• 28. Marco Sassòli, “Terrorism and War”, Journal of International Criminal Justice, Vol. 4, No. 5, 2006, pp. 967–971.
  • 29. Geneva Convention (IV) relative to the Protection of Civilian Persons in Time of War of 12 August 1949, 75 UNTS 31 (entered into force 21 October 1950), Art. 33.
  • 30. Protocol Additional (II) to the Geneva Conventions of 12 August 1949, and relating to the Protection of Victims of Non-International Armed Conflicts, 1125 UNTS 3, 8 June 1977 (entered into force 7 December 1978) (AP II), Art. 4.
  • 31. Protocol Additional (I) to the Geneva Conventions of 12 August 1949, and relating to the Protection of Victims of International Armed Conflicts, 1125 UNTS 3, 8 June 1977 (entered into force 7 December 1978) (AP I), Art. 51(2); AP II, Art. 13(2).
  • 32. See Jean-Marie Henckaerts and Louise Doswald-Beck (eds), Customary International Humanitarian Law, Vol. 1: Rules, Cambridge University Press, Cambridge, 2005 (ICRC Customary Law Study), Rule 2, available at: https://ihl-databases.icrc.org/customary-ihl/eng/docs/v1.
  • 33. For more specific details on the war crime of intending to spread terror amongst a civilian population, see Ben Saul, “Terrorism, Counter-Terrorism and IHL”, in Dapo Akande and Ben Saul (eds.) The Oxford Guide to International Humanitarian Law, Oxford University Press, Oxford, 2020, pp. 405–409.
  • 34. At the Diplomatic Conference of 1974–77, a proposal to introduce prisoner of war status into the law of NIACs was similarly rejected (Official Records of the Diplomatic Conference on the Reaffirmation and Development of International Humanitarian Law Applicable in Armed Conflicts, Geneva (1974–1977), Vol. 5, Federal Political Department, Berne, 1978, p. 91). See also Sandesh Sivakumaran, “Lessons for the Law of Armed Conflict from Commitments of Armed Groups: Identification of Legitimate Targets and Prisoners of War”, International Review of the Red Cross, Vol. 93, No. 882, 2011, p. 477; DoD, above note 3, para. 17.4.1.1; MoD, above note 5, para. 15.6.5.
  • 35. In addition to IHL violations/crimes, domestic common criminal law can also apply to certain terrorist acts in NIAC. More particularly in NIAC, the penal laws of the State party to the conflict continue to apply and members of the non-State party could be still prosecuted under various counts such as rebellion, treason, treachery, sedition or other national security-related offences according to the applicable domestic laws.
  • 36. B. Saul, above note 33, p. 410.
  • 37. See AP II, Art. 6(5); ICRC Customary Law Study, above note 32, Rule 159.
  • 38. There are nineteen so-called “sectoral” CT conventions which have been adopted since 1963. These oblige States Parties to criminalize specific acts of transnational violence committed by persons and groups (including those designated as terrorist), to establish jurisdiction over the offences, to investigate, and to arrest and prosecute or extradite perpetrators. For a detailed analysis of these conventions in light of IHL, see Ben Saul, Defining Terrorism in International Law, Oxford University Press, Oxford, 2008.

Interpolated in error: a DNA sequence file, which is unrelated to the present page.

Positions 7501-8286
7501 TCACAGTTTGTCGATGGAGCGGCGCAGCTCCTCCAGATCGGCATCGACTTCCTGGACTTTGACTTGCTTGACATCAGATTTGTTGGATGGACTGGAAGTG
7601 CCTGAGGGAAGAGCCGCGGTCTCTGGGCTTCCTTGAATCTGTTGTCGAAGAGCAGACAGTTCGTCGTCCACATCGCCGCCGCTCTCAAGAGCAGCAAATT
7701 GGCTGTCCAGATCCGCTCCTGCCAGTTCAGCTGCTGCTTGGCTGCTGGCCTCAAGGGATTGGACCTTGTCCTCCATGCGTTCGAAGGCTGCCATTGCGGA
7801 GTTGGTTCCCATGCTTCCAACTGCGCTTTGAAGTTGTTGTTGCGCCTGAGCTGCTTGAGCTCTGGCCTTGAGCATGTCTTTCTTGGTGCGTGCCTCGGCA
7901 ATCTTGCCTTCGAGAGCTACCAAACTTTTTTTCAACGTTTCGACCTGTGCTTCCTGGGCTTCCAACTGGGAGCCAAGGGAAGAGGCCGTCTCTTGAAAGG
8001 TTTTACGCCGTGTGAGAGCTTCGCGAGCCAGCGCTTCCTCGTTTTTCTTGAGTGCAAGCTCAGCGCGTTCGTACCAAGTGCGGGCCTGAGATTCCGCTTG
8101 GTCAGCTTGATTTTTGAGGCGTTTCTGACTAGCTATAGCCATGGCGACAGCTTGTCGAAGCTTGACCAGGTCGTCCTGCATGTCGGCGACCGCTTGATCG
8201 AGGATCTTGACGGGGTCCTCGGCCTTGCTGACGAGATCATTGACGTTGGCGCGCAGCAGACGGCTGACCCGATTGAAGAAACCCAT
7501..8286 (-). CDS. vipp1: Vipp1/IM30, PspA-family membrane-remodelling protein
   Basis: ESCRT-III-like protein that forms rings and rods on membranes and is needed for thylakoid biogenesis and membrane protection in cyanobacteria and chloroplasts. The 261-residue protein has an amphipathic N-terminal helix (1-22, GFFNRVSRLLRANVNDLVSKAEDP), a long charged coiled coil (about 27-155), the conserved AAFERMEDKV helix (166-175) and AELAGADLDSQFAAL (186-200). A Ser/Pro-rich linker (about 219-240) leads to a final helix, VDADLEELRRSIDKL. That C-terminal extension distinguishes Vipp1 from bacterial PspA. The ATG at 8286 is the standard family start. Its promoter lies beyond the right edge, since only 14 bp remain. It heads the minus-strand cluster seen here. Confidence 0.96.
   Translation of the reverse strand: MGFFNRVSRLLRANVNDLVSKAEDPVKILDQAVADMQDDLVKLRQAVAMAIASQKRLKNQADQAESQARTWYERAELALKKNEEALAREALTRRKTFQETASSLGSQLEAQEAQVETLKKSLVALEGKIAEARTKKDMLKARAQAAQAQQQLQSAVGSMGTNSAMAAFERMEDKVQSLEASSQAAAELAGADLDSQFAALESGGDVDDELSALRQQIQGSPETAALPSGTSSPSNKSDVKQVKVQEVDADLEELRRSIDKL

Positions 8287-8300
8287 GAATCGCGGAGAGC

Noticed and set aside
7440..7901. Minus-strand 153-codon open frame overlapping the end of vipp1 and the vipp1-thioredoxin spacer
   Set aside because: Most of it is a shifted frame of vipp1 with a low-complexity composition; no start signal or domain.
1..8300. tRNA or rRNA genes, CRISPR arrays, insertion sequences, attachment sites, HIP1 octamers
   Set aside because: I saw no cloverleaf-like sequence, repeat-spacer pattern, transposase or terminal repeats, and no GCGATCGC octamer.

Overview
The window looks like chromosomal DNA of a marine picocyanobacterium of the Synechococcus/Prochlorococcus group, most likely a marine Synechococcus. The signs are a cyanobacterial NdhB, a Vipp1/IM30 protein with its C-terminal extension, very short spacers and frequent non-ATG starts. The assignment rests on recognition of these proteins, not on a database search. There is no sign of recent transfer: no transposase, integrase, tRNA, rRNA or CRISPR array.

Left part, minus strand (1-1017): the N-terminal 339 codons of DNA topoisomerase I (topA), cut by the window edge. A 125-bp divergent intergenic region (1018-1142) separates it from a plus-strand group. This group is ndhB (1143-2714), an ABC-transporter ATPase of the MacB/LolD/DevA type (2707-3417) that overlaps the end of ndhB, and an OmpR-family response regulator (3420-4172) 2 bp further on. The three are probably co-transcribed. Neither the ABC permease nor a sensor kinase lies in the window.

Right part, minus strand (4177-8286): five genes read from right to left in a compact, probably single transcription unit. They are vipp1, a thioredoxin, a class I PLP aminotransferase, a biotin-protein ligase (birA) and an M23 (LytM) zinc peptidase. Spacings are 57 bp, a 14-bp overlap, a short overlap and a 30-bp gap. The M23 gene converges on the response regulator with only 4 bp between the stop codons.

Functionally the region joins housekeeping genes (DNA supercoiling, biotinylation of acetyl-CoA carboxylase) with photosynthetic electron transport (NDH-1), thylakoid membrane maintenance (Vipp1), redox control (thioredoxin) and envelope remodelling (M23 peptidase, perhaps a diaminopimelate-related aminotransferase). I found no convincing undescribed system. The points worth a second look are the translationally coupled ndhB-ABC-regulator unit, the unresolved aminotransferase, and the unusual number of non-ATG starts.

• 39. Regional measures include the Organisation of African Unity (OAU) Convention on the Prevention and Combating of Terrorism of 1997, the Organisation of the Islamic Conference Convention on Combating International Terrorism of 1999, the Shanghai Cooperation Organization Convention on Combating Terrorism, Separatism and Extremism, the Council of Europe Convention on the Prevention of Terrorism of 2005, and the EU Directive on Combating Terrorism of 2017. For an analysis of the CT instruments adopted in Asia, see Ben Saul, “Counter-Terrorism Law and Armed Conflict in Asia”, in Suzannah Linton, Tim McCormack and Sandesh Sivakumaran (eds), Asia-Pacific Perspectives on International Humanitarian Law, Cambridge University Press, Cambridge, 2020.
  • 40. This Security Council practice of imposing binding CT obligations on States, rather than leaving them to negotiate treaties amongst themselves, has been significantly criticized by some. See Fionnuala Ní Aoláin, Report of the Special Rapporteur on the Promotion and Protection of Human Rights and Fundamental Freedoms while Countering Terrorism, UN Doc. A/73/45453, 3 September 2018, paras 8–18; Stefan Talmon, “The Security Council as World Legislature”, American Journal of International Law, Vol. 99, No. 1, 2005; Luis Miguel Hinojosa Martínez, “The Legislative Role of the Security Council in Its Fight against Terrorism: Legal, Political and Practical Limits”, International and Comparative Law Quarterly, Vol. 57, No. 2, 2008; Matthew Happold, “Security Council Resolution 1373 and the Constitution of the United Nations”, Leiden Journal of International Law, Vol. 16, No. 3, 2003.
  • 41. UNSC Res. 2178, 24 September 2014, para. 6.
  • 42. UNSC Res. 2462, 28 March 2019.
  • 43. For an analysis of how to address these conflicts of norms, see above.